In the demolition industry, there can be a fine line between “out with the old, in with the new” and potentially damaging historical structures in a city or other areas. But what actually makes a home, a commercial building, or a monument “historic”? Let’s take a look at some of the standards put in place by historic preservation organizations.
The Age of the Structure
This is probably the biggest “no duh” of this piece, but it certainly bears mentioning. For many historic preservation organizations, a property needs to be at least 50 years old to considered being appropriated aged for historical reasons. This age typically means that the property has served multiple generations and been a staple of the character of a specific community or area.
The Integrity of a Property
Just because a structure or property is old doesn’t make it necessarily “historic.” If the structural integrity of a property is called into question, this may make the property more of a liability than it is worth. Another attribute of integrity is how much the property’s appearance has been changed from its original style through updates and renovations. If a property no longer retains its signature style, characteristics, or classic charm, it is all but unrecognizable as a historic site.
The Significance of the Property
For argument’s sake, let’s say that someone purchased a piece of land for development. After purchase, they discover a shed dating back to the early 1900s. This shed had been almost entirely undisturbed, containing time-specific tools, and even personal belongings of its once-owner. Could the age and integrity make it considered “historic” and keep the developer from moving forward with development? Not likely. Why? While the shed is undoubtedly interesting, it likely has little significance to the history of the community in which it sits. A historic property would need to had helped craft the unique identity of where it sets. Some community members would also need to be able to claim some kind of connection to a historic property to make it thus.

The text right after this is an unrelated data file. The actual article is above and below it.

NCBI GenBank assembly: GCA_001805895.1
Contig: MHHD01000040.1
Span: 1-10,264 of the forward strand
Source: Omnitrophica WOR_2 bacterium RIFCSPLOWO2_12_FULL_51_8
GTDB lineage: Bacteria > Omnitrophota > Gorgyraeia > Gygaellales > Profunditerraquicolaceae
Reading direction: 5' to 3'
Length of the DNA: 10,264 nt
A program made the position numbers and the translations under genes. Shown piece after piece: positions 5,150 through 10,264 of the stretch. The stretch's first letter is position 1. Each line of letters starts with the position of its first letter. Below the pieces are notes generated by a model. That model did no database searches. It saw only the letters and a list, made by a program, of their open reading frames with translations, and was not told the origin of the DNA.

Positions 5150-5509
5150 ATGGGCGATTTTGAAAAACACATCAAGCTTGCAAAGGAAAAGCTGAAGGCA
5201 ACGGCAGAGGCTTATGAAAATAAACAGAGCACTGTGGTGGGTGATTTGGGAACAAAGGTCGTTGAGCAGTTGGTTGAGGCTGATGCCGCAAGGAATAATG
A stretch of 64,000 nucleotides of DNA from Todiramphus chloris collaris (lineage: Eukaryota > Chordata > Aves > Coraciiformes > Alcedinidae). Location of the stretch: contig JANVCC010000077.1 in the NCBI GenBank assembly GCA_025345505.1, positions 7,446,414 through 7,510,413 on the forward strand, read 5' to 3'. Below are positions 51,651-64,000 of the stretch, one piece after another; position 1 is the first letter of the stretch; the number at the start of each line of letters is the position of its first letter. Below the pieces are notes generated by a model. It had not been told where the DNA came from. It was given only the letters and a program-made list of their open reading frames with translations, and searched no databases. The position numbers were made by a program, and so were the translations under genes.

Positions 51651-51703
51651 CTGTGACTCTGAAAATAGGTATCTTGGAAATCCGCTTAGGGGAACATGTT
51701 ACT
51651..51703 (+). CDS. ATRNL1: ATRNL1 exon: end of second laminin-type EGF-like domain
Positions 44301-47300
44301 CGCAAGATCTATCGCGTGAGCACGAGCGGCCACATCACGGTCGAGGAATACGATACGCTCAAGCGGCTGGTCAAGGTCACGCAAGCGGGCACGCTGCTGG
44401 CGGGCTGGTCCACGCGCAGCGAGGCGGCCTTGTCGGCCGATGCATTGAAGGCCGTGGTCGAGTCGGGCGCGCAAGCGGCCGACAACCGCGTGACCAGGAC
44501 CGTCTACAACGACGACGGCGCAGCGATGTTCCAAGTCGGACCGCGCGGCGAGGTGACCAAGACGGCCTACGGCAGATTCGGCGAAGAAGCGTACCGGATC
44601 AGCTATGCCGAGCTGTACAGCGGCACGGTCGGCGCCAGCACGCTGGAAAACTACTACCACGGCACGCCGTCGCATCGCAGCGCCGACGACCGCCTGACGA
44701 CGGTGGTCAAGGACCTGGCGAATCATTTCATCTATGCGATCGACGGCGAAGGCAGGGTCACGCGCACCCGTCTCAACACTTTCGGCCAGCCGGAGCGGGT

In some instances, a property can be considered historic and possibly protected from demolition due to where it is located. Before any structure is demolished, the proper authorities should be consulted to ensure that no legal restrictions are in place concerning the land and its contents.
Just because something is old and has maintained its integrity does not necessarily make it historic. That being said, all older structures should be assessed for historic importance before they are demolished. When that time comes, a demolition company with experience in handling potentially hazardous materials should be consulted.